Home / Health & Family / Medical Update / Flu-Buster Foods

Flu-Buster Foods

Published: January 20, 2011

Everyday foods can flex their chemical muscles and help you stay healthy this flu season, according to Carl Germano, a New York registered clinical nutritionist, researcher, and author with more than 30 years experience in complementary nutritional therapy and product development.

Top “Flu Buster” Foods

  • Whey Protein: Popular among the bodybuilding crowd, whey protein contains key substances called immunoglobulins or immune peptides that support a healthy immune system.
  • Cultured Yogurt: Check labels of yogurt products for active cultures representing a class of “friendly” bacteria (probiotics) found throughout the GI tract.  The intestinal tract is the largest immune organ in the body, and probiotics help fend off germs that make you sick.
  • Mushrooms: Once thought to be void of nutrients, recent research shows that most mushroom varieties contain antiviral constituents called polysaccharides that shore up the immune system.
  • Elderberry: Cooked into jam and syrup, or mixed with cranberries for a special sauce, elderberries have been shown to prevent replication of the flu virus. Preliminary findings suggest that the berries may speed recovery from the flu.
  • Garlic: This aromatic bulb contains several constituents, such as allicin, with proven antimicrobial effects. Warding off nasty bugs by generously adding garlic to foods may boost immune resistance and help prevent flu.
  • Oats: In addition to the grain’s cholesterol-lowering effects, components in oats called beta glucans are powerful immune regulating compounds that have been studied with positive effects in animals and humans.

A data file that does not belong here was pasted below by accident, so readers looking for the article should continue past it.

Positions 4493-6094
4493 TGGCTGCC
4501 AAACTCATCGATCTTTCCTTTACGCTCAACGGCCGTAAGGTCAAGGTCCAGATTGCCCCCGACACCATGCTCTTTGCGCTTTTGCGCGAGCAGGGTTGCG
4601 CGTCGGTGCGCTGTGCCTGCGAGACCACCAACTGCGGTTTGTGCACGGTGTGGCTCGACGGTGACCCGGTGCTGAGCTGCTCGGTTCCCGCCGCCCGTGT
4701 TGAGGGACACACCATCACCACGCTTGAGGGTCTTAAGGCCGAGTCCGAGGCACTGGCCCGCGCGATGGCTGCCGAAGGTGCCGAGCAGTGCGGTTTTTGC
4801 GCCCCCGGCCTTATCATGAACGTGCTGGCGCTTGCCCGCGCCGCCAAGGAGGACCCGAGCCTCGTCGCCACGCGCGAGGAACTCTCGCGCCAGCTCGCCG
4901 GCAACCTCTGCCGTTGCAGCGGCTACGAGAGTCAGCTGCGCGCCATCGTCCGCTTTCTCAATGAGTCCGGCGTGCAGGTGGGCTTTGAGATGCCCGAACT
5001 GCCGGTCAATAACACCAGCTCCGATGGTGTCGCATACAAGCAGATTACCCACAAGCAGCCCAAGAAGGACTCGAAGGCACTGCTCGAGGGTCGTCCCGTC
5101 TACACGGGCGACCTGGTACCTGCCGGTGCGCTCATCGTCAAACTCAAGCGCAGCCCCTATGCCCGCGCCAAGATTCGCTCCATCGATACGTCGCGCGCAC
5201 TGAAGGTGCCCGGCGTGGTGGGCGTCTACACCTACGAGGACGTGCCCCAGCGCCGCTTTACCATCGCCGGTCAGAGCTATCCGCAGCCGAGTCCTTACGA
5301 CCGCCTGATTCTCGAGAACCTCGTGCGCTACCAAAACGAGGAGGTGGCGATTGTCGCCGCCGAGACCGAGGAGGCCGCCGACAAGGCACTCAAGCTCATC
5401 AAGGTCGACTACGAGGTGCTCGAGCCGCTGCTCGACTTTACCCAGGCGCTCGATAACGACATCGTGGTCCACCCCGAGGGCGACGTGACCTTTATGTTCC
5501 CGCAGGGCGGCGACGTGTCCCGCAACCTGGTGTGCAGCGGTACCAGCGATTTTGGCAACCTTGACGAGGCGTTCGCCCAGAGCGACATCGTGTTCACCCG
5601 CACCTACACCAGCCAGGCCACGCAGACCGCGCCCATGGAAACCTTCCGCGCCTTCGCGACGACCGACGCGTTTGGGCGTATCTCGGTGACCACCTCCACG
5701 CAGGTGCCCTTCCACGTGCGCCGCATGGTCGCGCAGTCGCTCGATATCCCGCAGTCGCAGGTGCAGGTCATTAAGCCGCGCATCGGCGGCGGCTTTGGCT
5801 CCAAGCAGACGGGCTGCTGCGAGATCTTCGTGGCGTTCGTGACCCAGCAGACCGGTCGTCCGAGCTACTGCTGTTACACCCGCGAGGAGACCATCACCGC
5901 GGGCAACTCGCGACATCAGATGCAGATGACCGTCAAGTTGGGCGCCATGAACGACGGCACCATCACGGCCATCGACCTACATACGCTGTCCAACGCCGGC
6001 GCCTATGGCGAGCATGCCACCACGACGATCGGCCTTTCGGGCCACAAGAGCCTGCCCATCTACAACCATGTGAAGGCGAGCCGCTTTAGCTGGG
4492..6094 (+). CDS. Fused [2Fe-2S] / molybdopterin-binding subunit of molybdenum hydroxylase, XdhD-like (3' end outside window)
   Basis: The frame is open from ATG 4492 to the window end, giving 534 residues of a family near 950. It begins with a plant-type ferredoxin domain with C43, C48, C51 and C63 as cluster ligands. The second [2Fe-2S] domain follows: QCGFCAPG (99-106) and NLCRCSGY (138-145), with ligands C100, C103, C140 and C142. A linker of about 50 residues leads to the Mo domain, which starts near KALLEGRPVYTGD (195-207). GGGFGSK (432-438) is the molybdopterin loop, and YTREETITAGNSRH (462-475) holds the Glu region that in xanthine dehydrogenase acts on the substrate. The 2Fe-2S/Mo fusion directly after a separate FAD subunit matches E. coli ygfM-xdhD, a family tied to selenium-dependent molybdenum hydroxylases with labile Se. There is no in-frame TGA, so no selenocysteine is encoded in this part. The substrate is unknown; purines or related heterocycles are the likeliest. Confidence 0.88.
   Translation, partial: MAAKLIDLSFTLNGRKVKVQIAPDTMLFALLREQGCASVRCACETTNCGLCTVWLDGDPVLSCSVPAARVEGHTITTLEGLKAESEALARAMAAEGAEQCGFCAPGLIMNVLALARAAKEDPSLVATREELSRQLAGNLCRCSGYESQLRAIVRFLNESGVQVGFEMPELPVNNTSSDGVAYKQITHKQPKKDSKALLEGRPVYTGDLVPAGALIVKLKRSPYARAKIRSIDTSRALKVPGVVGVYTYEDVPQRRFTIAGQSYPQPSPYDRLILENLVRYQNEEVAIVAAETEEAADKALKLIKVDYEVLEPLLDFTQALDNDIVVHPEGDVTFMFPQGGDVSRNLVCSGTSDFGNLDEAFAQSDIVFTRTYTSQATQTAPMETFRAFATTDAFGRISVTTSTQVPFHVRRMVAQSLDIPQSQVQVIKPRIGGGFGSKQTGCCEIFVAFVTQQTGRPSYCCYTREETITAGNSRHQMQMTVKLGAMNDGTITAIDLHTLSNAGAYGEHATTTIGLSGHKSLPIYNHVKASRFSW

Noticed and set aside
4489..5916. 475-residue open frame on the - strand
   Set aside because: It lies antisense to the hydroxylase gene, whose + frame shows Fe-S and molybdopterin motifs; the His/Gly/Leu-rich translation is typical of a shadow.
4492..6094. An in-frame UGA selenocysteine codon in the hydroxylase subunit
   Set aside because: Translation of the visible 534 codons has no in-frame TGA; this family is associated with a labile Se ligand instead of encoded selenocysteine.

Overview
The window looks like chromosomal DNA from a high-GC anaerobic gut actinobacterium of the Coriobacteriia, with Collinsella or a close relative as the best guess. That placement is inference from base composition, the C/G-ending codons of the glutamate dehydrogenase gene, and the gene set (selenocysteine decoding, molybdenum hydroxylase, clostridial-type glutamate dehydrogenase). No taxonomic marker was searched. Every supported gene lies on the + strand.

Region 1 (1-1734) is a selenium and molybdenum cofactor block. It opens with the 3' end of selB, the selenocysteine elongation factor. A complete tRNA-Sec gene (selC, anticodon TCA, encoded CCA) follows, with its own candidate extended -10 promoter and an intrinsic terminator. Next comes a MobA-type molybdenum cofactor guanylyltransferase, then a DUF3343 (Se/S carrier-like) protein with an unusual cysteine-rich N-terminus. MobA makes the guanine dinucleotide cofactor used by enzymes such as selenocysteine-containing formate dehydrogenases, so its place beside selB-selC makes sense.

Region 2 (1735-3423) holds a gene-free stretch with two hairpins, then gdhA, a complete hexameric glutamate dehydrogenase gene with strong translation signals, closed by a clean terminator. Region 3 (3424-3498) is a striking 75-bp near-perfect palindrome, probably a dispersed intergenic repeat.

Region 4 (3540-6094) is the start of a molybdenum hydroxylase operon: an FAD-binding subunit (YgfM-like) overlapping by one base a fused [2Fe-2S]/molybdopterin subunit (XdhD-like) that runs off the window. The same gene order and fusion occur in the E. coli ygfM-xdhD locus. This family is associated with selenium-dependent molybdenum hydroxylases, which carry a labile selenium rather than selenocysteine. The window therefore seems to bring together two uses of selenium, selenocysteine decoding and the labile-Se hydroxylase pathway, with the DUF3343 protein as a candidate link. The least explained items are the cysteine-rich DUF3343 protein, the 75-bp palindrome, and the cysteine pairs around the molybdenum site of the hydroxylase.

Honorable mentions: Fish for omega 3’s, nuts for zinc and selenium, sweet potatoes for beta carotene, and citrus fruits for vitamin C are all important nutrients that support a healthy immune system.

“Daily exercise, healthy diet, supplements, being hydrated, and getting adequate rest, help provide a potent arsenal to prevent the flu,” says Germano, who is also Chief Science Officer for Surgex. “Another healthy tip that can never be said enough?  Don’t forget to wash your hands frequently!”

When is the Flu Contagious?

Most healthy adults may be able to infect others beginning 1 day before symptoms develop and up to 5-7 days after becoming sick. Children may pass the virus for longer than seven days. Symptoms start one to four days after the virus enters the body. That means that you may be able to pass on the flu to someone else before you know you are sick, as well as while you are sick. Some persons can be infected with the flu virus but have no symptoms. During this time, those persons may still spread the virus to others, according to the Centers for Disease Control and Prevention .

Who Should Get a Flu Shot?

Nearly everyone. For the first time, the CDC is recommending that everyone over six months old be vaccinated  to protect themselves and others from flu symptoms and complications that can put the heart, liver, kidneys, intestines, and brain at risk.

Read More:


  • Verna Bryant

    I have not taken a flu shot in several years because my Mother and I took one in the early 1960′s and became very sick from taking the shot.